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Rabbi Jonathan Ganger
by Published on November 7, 2020

There is a strange way we describe our silent prayer- the standing prayer. Aside from the fact that many traditions do just the opposite, Buddhists sit and Muslims kneel, it is a strange moniker for the prayer. Standing happens to be how we do the prayer, but isn’t the content of the prayer a more telling aspect of what it is?

 

Furthermore, if we contrast that with the beginning with the service we see a major difference. The service begins almost intentionally with sitting when we say the shema. Although it is not an obligation, it is the prevailing custom to sit when we say the shema. Why is it that we start the service sitting, and then transition to standing, and then we specifically sit again for the end with the prayer that is called the ‘holiness said sitting’?

This is relevant to this week parsha because of the first verse in the parsha. It says that Avraham was ‘sitting’ at the entrance of his tent. The midrash notes that it is spelled missing a ‘vav’ which implies that ‘he sat’ as if ‘he sat down’. The midrash elaborates that Avraham wanted to stand and G-d told him to sit down. G-d then says that because Avraham wanted to stand that G-d would stand in the future. What is the idea?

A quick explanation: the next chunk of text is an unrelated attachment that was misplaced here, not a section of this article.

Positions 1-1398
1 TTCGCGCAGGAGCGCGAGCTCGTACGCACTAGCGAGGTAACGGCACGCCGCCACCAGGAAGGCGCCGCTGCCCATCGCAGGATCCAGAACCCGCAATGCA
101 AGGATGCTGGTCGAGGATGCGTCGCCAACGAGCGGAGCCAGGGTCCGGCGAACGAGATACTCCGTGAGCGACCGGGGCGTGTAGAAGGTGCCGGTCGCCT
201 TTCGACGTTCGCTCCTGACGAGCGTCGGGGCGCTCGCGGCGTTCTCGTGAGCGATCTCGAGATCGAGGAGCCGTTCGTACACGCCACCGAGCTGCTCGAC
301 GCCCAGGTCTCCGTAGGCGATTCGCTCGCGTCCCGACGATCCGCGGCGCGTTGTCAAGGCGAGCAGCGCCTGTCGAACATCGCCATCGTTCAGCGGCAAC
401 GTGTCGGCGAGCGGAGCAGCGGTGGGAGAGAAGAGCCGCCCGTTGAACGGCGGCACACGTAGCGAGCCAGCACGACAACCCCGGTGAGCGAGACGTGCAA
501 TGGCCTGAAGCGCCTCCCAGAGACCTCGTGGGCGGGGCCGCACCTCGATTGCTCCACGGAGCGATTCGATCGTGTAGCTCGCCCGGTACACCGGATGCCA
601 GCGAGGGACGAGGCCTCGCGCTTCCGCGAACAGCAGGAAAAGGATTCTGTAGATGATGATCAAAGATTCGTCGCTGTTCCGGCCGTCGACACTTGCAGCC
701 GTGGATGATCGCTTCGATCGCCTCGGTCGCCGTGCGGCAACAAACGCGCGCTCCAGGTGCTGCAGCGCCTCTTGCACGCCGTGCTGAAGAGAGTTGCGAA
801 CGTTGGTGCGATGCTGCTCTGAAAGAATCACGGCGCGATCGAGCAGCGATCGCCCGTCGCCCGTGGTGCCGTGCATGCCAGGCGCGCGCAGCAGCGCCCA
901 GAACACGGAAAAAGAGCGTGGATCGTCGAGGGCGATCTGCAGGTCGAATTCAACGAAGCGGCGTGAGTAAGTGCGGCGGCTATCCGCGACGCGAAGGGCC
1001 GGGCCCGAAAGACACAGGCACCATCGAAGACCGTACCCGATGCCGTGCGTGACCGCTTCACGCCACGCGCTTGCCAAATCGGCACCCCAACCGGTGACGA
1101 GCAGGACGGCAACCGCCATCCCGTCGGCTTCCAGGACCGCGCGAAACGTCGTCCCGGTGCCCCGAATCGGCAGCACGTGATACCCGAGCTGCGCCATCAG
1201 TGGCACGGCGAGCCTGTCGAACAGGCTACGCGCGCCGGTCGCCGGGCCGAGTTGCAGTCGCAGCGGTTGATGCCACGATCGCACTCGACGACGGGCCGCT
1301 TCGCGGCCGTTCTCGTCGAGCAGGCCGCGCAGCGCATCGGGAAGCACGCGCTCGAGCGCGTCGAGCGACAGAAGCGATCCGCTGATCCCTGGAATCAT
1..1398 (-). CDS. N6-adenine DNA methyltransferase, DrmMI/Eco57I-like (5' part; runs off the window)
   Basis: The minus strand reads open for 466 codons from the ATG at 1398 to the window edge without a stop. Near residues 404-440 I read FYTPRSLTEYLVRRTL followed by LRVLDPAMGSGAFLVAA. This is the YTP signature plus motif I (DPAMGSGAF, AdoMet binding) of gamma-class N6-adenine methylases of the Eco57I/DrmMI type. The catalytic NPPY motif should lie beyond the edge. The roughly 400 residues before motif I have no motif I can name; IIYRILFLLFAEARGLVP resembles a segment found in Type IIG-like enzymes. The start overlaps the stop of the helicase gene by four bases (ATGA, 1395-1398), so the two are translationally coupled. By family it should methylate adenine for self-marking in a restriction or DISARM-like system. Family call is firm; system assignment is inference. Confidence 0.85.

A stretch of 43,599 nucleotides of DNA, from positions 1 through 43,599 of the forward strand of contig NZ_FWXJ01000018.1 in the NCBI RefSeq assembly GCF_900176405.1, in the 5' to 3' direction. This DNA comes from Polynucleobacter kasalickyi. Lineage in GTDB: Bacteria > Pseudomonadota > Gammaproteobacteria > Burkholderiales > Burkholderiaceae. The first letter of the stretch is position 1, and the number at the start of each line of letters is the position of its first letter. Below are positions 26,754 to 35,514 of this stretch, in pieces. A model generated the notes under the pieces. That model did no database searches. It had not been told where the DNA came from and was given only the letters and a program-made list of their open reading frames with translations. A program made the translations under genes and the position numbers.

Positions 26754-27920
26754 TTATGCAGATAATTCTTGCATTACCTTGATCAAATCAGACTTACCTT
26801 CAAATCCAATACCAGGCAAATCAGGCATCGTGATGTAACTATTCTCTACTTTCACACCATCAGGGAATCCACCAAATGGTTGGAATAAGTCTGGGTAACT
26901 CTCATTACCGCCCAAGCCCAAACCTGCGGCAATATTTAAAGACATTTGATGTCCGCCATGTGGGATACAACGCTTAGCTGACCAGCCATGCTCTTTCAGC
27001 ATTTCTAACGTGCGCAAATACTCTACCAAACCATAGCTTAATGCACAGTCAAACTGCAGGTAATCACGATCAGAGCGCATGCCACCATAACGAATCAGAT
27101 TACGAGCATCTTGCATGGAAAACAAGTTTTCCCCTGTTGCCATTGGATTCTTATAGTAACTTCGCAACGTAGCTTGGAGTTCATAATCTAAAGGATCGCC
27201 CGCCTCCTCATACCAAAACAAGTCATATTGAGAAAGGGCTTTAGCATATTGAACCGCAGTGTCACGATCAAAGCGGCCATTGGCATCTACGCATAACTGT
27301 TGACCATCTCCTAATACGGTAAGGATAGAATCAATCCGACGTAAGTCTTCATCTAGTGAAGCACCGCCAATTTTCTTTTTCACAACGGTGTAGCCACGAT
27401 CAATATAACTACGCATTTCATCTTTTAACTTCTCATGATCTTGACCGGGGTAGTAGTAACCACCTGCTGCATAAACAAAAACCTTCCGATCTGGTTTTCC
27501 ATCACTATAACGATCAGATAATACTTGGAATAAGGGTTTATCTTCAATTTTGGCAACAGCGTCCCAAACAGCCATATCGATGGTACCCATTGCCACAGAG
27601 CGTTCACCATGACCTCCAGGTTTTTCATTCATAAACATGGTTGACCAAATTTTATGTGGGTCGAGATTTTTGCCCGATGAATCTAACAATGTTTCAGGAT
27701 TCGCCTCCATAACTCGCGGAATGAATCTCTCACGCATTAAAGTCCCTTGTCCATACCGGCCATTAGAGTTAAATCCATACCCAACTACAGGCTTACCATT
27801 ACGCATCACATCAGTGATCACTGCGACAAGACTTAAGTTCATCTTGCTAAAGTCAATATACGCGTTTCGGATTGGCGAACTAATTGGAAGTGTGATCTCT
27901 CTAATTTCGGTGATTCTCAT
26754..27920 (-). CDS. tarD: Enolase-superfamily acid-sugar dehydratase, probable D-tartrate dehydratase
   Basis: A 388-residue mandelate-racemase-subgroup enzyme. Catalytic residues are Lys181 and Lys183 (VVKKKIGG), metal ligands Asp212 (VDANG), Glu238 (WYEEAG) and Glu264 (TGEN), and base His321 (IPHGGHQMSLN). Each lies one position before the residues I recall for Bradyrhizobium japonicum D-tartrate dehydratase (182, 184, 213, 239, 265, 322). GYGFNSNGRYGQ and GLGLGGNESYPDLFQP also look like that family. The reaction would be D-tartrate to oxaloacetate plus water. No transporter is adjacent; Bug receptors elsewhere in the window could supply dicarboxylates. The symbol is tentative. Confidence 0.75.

Standing implies a readiness to serve. We are standing at attention ready to be asked to carry out a task. Avraham wanted to stand, ready to welcome guests. G-d was so amazed by Avraham’s dedication to carry out G-d’s will that he said that in the future He would carry out the will of Jewish judges that make additions to His Torah. The depth of this is that when we stand and pray, the form is important because it connotes that we are standing at the ready to serve and partner with G-d to change the world. This is the unique Jewish vision of the world. We don’t merely submit to G-d or try to sooth our inner turmoil by trying to will our self away, but we stand in partnership. We just need His help in doing so. Shema in contrast we sit and want to fix G-d kingship in this world. This is the balance of life. There are parts that we want to establish as reality and parts that we need to change. Those are the two aspects of prayer that we connect to every morning- we sit and hope to fix G-d’s presence in the world and then we stand ready to make the necessary changes in the world to bring about that reality with G-d’s help.

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